"What we have attempted to show is that there are alternatives other than just flow to improve the fishery. There is best available science that has been conducted on the Tuolumne River that predicts much better results than proposed in the bay-delta plan," Frantz said. "The plan you propose has high human costs and predicts low returns for the environment."

Farmer Paul Vermeulen of Dunlop Almond Hulling in Modesto acknowledged he does not fully understand the entire scope of the board plan, but expressed his concerns about how reduced flows could impact his future.

"At 27, I bought our family's farming operation. I spent over $1 million to do so. I learned the value of having a water supply, since my crops dropped 20 to 40 percent when the allotments were curtailed," Vermeulen said. "If this proposal was passed two years ago, I would have received zero water. That means only one year after I bought the family farm, I would have lost five generations of family farming." 

At a similar meeting on the board proposal a day earlier in Merced, Mariposa County cattle rancher Tony Toso, a partner and chief financial officer at an agricultural appraisal firm in Hilmar, said no one wants to deplete fish populations or put them in peril, but added that it is important that the state not lose sight of one of its most important resources—agriculture.

"When you contrast the potential impact on California farmland and agricultural products that are in the billions vs. 1,100 salmon, this proposal just collapses under that enormity," said Toso, who serves as CFBF second vice president. "I would implore you to put this (proposal) aside and look at other, more reasonable, well-thought solutions to this problem."

Merced County Farm Bureau President Joe Scoto emphasized to the board that as business owners, local farmers recognize the hard work by past generations to build water infrastructure, schools, businesses and towns, and talked about the importance of maintaining agriculture for the future.

"The State Water Resources Control Board's proposed unimpaired flow requirement would literally collapse our community, dismantle our economy and destroy our sustainability," Scoto said. "Our future as the fifth-largest county in U.S. in total value of agricultural products sold would vanish."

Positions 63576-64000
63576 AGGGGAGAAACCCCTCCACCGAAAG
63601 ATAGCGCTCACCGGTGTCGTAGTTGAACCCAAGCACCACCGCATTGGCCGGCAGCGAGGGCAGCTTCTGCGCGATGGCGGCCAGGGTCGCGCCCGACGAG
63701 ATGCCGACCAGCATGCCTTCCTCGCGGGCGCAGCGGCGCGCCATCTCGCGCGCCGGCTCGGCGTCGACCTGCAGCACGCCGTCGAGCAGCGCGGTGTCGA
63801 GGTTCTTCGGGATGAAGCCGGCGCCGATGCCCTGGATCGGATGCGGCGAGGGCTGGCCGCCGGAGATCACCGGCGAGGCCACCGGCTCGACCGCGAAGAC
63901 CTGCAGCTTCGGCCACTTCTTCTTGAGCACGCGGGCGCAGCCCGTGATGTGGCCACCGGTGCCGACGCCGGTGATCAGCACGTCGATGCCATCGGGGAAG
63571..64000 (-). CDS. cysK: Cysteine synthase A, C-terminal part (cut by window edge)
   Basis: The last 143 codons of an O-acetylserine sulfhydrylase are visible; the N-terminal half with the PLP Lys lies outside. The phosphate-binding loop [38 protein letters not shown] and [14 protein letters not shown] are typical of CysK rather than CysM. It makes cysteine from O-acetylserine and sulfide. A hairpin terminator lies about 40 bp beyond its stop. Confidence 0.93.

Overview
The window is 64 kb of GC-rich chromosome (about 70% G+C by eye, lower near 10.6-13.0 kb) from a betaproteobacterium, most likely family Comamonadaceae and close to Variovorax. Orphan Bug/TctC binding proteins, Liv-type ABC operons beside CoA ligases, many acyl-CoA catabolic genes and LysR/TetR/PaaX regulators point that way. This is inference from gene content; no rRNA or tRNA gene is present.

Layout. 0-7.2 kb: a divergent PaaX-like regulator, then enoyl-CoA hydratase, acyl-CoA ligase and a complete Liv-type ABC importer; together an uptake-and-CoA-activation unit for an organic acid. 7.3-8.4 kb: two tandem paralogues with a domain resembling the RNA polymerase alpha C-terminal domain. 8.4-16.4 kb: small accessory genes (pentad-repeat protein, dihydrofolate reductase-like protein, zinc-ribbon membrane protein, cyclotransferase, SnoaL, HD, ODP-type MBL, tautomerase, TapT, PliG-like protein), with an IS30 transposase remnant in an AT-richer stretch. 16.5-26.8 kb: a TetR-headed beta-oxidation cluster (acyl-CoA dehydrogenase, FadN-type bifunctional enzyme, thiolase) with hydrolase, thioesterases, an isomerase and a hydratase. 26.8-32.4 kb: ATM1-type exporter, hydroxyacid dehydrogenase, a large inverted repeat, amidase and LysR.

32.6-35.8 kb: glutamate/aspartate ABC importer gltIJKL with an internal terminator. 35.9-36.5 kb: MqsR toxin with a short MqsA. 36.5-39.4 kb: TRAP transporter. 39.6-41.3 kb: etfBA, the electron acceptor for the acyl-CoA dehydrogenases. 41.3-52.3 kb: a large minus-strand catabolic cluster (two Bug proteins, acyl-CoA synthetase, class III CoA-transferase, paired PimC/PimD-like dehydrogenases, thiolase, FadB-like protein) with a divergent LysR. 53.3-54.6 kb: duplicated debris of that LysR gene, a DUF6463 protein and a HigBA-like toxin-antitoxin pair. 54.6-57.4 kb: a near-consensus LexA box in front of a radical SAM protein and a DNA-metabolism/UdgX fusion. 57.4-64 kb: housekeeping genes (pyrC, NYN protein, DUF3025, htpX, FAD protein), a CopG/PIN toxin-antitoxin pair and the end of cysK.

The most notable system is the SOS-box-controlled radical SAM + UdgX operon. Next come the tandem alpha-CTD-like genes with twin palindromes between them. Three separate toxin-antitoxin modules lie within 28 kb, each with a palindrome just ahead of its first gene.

Panelists from the Merced Irrigation District suggested that the board consider the district's Merced River S.A.F.E. Plan (Salmon, Agriculture, Flows and Environment), which they said provides certainty for both the environment and for local water supply in eastern Merced County. 

In recommending the SAFE plan as an alternative, MID general manager John Sweigard said, "We're willing to put flows in the river and do these things now. Your only other alternative is a regulatory, legal process that, I would say, it would be a decade or longer before anything gets done. We think that that is a waste of time when you've got something in front of you right now."

Merced County staff pointed out challenges with the board proposal, saying lack of available surface water would result in very little groundwater recharge; cause problems with water quality; increase land-subsidence concerns; and cause impacts to disadvantaged communities.

Merced County Assessor Barbara Levey said the area depends on the Merced River.

"The losses that would be imposed upon Merced County growers and property owners under the bay-delta plan are tremendous. These losses will impact our economy through lost jobs, lost revenues, lost opportunities and reduced property values," Levey said.

A previous meeting on the board's proposal was held last Friday in Stockton. The final meeting is set for Jan. 3 at the CalEPA headquarters in Sacramento. Public comments on the proposal are due by Jan. 17.

(Christine Souza is an assistant editor of Ag Alert. She may be contacted at

Permission for use is granted, however, credit must be made to the California Farm Bureau Federation when reprinting this item.